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Motion passes on intentional human sexuality dialogue in South Carolina districts, churches

Motion passes on intentional human sexuality dialogue in South Carolina districts, churches
Photo by Matt Brodie

By Jessica Brodie

FLORENCE—United Methodists will intentionally be discussing sexuality, identity, Scriptures and the church in every district in South Carolina.

Annual Conference passed a motion June 8 that asks Bishop Jonathan Holston and district superintendents to hold conversations about human sexuality at the local level so churches can have thoughtful dialogue and build better relationships.

Proposed by the Rev. Wendy Hudson-Jacoby, pastor of North Charleston United Methodist Church, North Charleston, the motion was inspired by General Conference and the Council of Bishops’ “way forward” for unity in the church regarding issues of human sexuality. General Conference in May approved a proposal by the Council of Bishops to defer all petitions on human sexuality (a total of 56) and refer the entire subject to a special commission, named by the COB, to develop a complete examination and possible revision of every paragraph in the UMC Book of Discipline regarding human sexuality.

“In light of the unprecedented action taken by General Conference and the Council of Bishops, I would like to move that we in the South Carolina Annual Conference also engage in intentional and thoughtful dialogue and conversations on human sexuality at the local level,” Hudson-Jacoby said. “Our General Conference through the Council of Bishops is engaging in important and essential conversation regarding sexuality, identity, Scriptures and the church. We believe we are called to engage in important conversations on the local level in our districts and churches. These conversations are already taking place in our society, and we want to be … with them. The heart of the Gospel is built on relationship, and relationship is built on trust and conversation.”

Regardless of the commission’s outcome, the UMC needs to engage in these conversations, Hudson-Jacoby told the body.

Columbia District Superintendent the Rev. Cathy Jamieson noted that her district has already hosted a clergy meeting discussing these issues.

“We have begun not only in the Columbia District but in other districts to address these issues,” Jamieson told the body.

The motion passed overwhelmingly with no debate.

Earlier during Annual Conference, on Monday in a point of personal privilege, Stanton Adams had addressed the body, identifying himself as an openly gay United Methodist serving a local church in the South Carolina Annual Conference.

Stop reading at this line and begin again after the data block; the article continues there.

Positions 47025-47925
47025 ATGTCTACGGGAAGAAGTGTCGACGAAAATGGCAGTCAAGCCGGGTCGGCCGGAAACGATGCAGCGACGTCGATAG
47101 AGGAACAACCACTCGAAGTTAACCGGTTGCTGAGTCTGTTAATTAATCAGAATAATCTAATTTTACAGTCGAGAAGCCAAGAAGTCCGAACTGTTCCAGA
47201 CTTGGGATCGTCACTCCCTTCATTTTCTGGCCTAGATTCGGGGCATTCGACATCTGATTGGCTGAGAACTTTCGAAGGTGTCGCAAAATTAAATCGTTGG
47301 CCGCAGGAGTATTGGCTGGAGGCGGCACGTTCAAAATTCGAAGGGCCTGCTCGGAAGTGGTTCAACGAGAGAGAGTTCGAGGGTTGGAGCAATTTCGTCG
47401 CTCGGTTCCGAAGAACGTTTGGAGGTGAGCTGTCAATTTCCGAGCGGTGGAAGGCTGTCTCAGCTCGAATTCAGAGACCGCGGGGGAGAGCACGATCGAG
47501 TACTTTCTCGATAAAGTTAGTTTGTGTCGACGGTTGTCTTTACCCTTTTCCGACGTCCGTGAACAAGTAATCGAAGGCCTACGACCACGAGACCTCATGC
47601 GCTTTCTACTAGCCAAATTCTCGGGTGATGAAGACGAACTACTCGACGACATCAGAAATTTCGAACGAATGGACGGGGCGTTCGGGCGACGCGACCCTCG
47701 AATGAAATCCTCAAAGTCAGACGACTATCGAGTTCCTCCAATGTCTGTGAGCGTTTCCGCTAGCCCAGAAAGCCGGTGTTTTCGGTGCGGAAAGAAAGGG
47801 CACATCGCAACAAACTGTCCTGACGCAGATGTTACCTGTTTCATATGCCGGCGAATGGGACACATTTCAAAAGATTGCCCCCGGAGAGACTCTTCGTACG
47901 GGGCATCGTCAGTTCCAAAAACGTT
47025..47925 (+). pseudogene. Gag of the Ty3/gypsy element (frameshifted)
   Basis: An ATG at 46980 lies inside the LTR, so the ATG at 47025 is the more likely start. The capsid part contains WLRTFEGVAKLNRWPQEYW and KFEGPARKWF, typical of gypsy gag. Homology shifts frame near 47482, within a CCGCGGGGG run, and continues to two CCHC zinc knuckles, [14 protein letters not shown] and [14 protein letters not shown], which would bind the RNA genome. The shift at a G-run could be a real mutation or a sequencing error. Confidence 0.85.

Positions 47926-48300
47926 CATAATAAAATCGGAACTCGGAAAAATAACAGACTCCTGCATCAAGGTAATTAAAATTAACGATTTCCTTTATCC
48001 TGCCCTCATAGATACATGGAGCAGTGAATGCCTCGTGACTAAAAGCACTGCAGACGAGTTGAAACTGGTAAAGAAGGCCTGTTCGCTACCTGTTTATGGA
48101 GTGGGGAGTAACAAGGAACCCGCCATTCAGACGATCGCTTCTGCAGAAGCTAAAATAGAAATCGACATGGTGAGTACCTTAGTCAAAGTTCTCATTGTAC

On behalf of the South Carolina Reconciling Ministries Network, Adams expressed appreciation to Holston and others on the COB for trying to find a way forward for the UMC over the difficult issue of human sexuality. Adams read a letter signed by 68 people at an Reconciling Ministries breakfast Monday offering gratitude, encouraging the bishops to, among other things, include experts and lesbian, gay, bisexual, transgender and queer/questioning people on the commission and offer frequent reports to Annual Conferences on their progress (read the letter here). The letter offered the South Carolina RMN as partners and active participants.

“On behalf of Council of Bishops, we acknowledge deep divisions exist in the church about human sexuality, and we believe there are options beside restructuring and we do not seek to split,” Holston told the body after Adams read the letter on Monday, noting the COB will lead the church in a way forward. “We are committed to a different kind of conservation. The process is one which is new to all of us, and we will seek to do our best.”

RMN is an organization working for full participation of people of all sexual orientations and gender identities in the life of the UMC. It is committed to policy change and the creation of long-term solutions and practices that create full inclusion in the church and the broader society. It works for full equality in membership, ordination and marriage for lesbian, gay, bisexual and transgender people.

8 Comments

  • I completely support the recognition and acceptance of the RMN. Last Sunday, I was appalled that our minister at Zoar United Methodist Church, Ed Traxler, stood in the pulpit, and openly spoke against the Conference decisions, quoting Leviticus, and stated that homosexuality was an abomination against God. While I am not a lesbian, bisexual, or transgender, I truly feel that the 2 commandments that Jesus left us with stand to cover all things: Love God above all others, and second, love all others as you love yourself. If you follow these 2 things, then hate crimes will end. I feel if splits occur within our United Methodist, it will due to statements like the one that was made this past Sunday in our Church.